Employers Pick Up Another Defense for Employee's Computer Antics
by Michael Fox
Although one might shudder on learning that a California court was getting first shot at the question of whether an employer was protected from responsibility for it's employees internet communications, this time it turned out ok. Delfino v. Agilent Technologies, Inc. (Cal. App. - 6th Dist. 12/14/06) [pdf] . In fact in reading the opinion you might even think you weren't in California.
The court was affirming a summary judgment that had been granted Agilent in a lawsuit for intentional and negligent infliction of emotional distress brought by two individuals, Delfino and Day, who were on the receiving end of threatening emails sent via an Agilent employee's company provided connection to the internet. Among its other defenses, Agilent raised the protection of §230 of the Communications Decency Act of 1996.
In order to qualify for protection, Agilent had to show:
- the defendant [is] a provider or user of an interactive computer service;
- the cause of action treat[s] the defendant as a publisher or speaker of information; and
- the information at issue [is] provided by another information content provider.
Noting that it was "aware of no case that has held that a corporate employer is a provider of interactive computer services under circumstances such as those presented here," the Court nevertheless did so.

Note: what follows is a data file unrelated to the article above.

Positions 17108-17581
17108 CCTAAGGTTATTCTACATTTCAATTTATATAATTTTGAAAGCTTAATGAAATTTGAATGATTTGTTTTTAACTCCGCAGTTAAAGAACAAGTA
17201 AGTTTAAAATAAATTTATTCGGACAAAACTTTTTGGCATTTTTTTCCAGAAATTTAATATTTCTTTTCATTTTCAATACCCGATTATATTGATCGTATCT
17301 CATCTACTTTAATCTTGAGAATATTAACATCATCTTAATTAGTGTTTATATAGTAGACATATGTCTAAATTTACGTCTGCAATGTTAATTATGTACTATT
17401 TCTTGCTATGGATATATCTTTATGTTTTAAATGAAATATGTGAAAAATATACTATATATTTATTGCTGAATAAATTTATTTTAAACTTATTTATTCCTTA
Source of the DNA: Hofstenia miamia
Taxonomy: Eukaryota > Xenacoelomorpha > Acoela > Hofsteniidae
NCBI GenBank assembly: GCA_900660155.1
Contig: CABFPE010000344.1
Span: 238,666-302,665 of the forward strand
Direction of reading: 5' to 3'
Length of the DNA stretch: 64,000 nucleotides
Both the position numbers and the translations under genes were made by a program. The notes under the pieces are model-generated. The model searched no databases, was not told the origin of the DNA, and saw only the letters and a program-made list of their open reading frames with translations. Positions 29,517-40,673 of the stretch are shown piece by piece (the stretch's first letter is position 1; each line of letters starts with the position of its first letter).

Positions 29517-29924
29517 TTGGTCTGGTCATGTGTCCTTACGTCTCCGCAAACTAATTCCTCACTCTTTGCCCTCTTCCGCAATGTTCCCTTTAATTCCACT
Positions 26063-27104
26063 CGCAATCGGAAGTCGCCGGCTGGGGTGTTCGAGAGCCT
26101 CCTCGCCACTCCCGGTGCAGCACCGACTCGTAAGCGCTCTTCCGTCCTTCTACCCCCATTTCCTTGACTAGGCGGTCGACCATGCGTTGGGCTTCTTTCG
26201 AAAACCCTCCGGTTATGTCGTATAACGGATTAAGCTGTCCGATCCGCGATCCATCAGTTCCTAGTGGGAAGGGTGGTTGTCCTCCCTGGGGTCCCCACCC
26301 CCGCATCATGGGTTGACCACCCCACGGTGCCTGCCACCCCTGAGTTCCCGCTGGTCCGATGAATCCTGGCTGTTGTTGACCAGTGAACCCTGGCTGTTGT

While the use of the CDA as a defense is the most important aspect of the case, it is interesting reading and shows how far some people are willing to go in using the intnernet for their personal battles. Apparently the underlying dispute arose when Delfino was terminated from Varian Medical and Day resigned two months later in support, all of which was followed by a bitter lawsuit.
The Agilent employee whose conduct was in question here was alleged to have sent emails to Delfino and Day including the following:
‘It’s coming [expletive], and you won’t see it. I seriously hope you have health insurance because you’re going to get your ass stomped by me and some friends. The best part will be you won’t be able to prove it was me. I already have proof I was somewhere else. You can look forward to all your fingers getting broken, several kicks to the ribs and mouth, break some teeth, and a cracked head. Also, your car will be trashed and your computer destroyed. Maybe set your place on fire so you can be evicted. If your [expletive] is there, she’ll take a little ride to the parts of San Jose where they don’t speak [E]nglish . . . Die, [expletive]. You’ll wish you had.’
In his defense, the employee claimed he had been frustrated in part because of the more than 28,000 internet postings of Delfino and Day about the former employer or some of its employees. Those postings were the subject of prior litigation which included a decision by the California Supreme Court finding a judgment in excess of $750,000 against Delfino and Day for their internet postings was void. Varian Medical Systems, Inc. v. Delfino
(2005) 35 Cal.4th 180.)
On second thought — it is pretty clear it is California.
A hat tip to Jon-Erik G. Storms at Storm's California Employment Law for alerting me to the case. His analyis is here.